When Children Teach Their Parents
Our family attended a musical recently of the “Beauty and the Beast” at Disney World. We were seated in the front, in the handicap section right in front of the stage. As I sat there, I noticed that many individuals had various illnesses. It appeared that a family in front of us had a little girl who was 6. Abby had struck up a conversation with her and I noticed Abby was telling her how much she liked her dress. The little girl was shy and smiled almost reluctantly. There was no wheel chair so I assume it was some other reason why they were seated in our section. Then it came to me; I believe they were a part of “Make a Wish Foundation.” Children who were seriously ill or terminally ill are given the means to go to the place of their dreams. I watched Abby make this little girl feel very special and I was overcome with gratitude seeing this dialogue-taking place between these two little girls.
Since there was about a half hour before the performance began, I looked around at the people surrounding me. One set of parents had a mentally handicap son who was absolutely filled with joy at being able to see this upcoming event. His parents listened to all he had to say and they in turn listened to their son when he carried on a conversation with the attendant who was speaking like Mickey. It made the young man laugh and laugh. The mother of this young man started a conversation with an older lady who was also mentally handicap. They both were gentle souls that enjoyed each other’s company. I felt very privileged to be there among them.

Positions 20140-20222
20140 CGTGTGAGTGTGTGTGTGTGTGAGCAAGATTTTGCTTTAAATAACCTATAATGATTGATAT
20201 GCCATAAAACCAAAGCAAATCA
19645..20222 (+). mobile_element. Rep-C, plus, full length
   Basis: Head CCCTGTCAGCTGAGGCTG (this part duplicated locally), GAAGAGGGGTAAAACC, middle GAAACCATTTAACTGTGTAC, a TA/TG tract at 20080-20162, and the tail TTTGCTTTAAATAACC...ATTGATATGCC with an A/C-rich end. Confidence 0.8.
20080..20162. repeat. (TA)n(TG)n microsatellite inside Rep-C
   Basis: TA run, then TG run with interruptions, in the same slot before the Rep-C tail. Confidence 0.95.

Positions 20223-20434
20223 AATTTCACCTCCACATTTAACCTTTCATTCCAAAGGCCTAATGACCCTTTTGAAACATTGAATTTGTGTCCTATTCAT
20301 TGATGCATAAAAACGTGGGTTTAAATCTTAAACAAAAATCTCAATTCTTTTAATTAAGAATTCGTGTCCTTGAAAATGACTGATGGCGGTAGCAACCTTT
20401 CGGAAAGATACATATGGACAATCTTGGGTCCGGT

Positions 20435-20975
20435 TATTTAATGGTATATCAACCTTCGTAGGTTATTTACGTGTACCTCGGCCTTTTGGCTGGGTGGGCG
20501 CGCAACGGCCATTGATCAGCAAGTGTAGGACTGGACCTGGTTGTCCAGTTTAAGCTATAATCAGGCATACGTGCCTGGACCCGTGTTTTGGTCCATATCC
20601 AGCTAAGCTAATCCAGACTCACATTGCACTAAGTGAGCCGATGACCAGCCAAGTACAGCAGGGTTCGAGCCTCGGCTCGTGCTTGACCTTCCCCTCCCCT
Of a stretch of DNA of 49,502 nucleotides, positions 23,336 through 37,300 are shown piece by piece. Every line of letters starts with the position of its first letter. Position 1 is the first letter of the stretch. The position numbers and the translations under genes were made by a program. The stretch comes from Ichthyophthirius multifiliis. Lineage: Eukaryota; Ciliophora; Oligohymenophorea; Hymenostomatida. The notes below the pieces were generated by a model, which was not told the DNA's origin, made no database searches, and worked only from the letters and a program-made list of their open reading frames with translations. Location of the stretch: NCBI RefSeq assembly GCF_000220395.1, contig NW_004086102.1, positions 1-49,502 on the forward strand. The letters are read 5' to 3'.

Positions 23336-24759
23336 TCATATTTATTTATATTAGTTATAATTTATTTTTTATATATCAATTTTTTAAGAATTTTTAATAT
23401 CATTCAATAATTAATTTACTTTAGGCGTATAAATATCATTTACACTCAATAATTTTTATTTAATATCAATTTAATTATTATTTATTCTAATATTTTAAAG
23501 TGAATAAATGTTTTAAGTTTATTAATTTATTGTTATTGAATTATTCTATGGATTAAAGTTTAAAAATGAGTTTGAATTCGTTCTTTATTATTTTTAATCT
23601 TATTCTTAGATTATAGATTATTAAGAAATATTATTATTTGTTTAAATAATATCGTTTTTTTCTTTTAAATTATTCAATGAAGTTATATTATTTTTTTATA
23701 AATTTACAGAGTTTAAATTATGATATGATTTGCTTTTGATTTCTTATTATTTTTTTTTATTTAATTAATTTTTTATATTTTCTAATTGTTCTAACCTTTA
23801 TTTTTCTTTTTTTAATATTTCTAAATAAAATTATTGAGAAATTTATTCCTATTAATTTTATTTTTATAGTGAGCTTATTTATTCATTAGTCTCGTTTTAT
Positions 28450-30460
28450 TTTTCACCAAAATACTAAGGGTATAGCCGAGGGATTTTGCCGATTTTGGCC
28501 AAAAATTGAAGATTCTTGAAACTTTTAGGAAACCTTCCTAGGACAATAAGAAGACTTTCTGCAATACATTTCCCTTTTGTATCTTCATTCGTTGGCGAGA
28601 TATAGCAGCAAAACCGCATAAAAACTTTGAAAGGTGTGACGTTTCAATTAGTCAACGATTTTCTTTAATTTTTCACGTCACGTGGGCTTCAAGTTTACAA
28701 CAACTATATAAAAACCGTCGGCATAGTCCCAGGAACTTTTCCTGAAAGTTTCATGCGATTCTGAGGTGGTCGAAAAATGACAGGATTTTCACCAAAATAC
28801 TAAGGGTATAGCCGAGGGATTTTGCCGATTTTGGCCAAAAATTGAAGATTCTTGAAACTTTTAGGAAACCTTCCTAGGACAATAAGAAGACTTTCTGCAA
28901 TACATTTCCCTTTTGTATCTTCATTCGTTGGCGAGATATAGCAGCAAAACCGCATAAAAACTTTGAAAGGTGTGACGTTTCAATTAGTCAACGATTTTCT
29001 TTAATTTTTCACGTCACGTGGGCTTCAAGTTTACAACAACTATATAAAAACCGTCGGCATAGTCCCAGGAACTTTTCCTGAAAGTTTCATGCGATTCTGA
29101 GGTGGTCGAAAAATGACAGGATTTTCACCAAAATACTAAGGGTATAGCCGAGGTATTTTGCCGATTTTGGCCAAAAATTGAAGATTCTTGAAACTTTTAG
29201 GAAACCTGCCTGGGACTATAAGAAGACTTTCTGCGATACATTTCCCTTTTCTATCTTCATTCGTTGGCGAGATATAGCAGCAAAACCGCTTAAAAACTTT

What made me even more joyful was an older man wearing an Air Force hat. He was in a wheelchair and he sat by himself. At first I felt sad that he had no one to share his joy with in seeing the upcoming play. Later I would come to realize that I was wrong in my assessment though. What he did next surprised me very much. This man turned around and asked the little girl Abby was speaking to if she wanted a lollypop, she reluctantly took it and then she smiled. He then offered some to the adults around him and they in turn smiled and received his gift as well. Then he looked up at Abby and Will and asked if they would like some. Both of our children eagerly accepted his gift. When the musical began this gentleman raised his hands high in the air and began clapping very loudly. The rest of us in the audience saw this and did the same. Each time he clapped for the actors and actresses, the audience fell into sync with him. We felt this man’s exhilaration and joy and it made the rest of us more excited as ever. Then it came to me, he was not alone, he had the whole audience with him, including me.
I was not done being surprised though. When the performance was over, Will said, “Daddy, I want to thank that man for his gift.” I found myself stepping back to allow Will to pass when I saw Abby pressing by me heading in the same direction. I could not hear their conversation, but everyone was smiling, including myself. God was teaching me through children about kindness, respect, and thankfulness. I was a very humbled father when walking out of the musical. I realized when leaving that I saw much more than a performance that day, it was life at its best.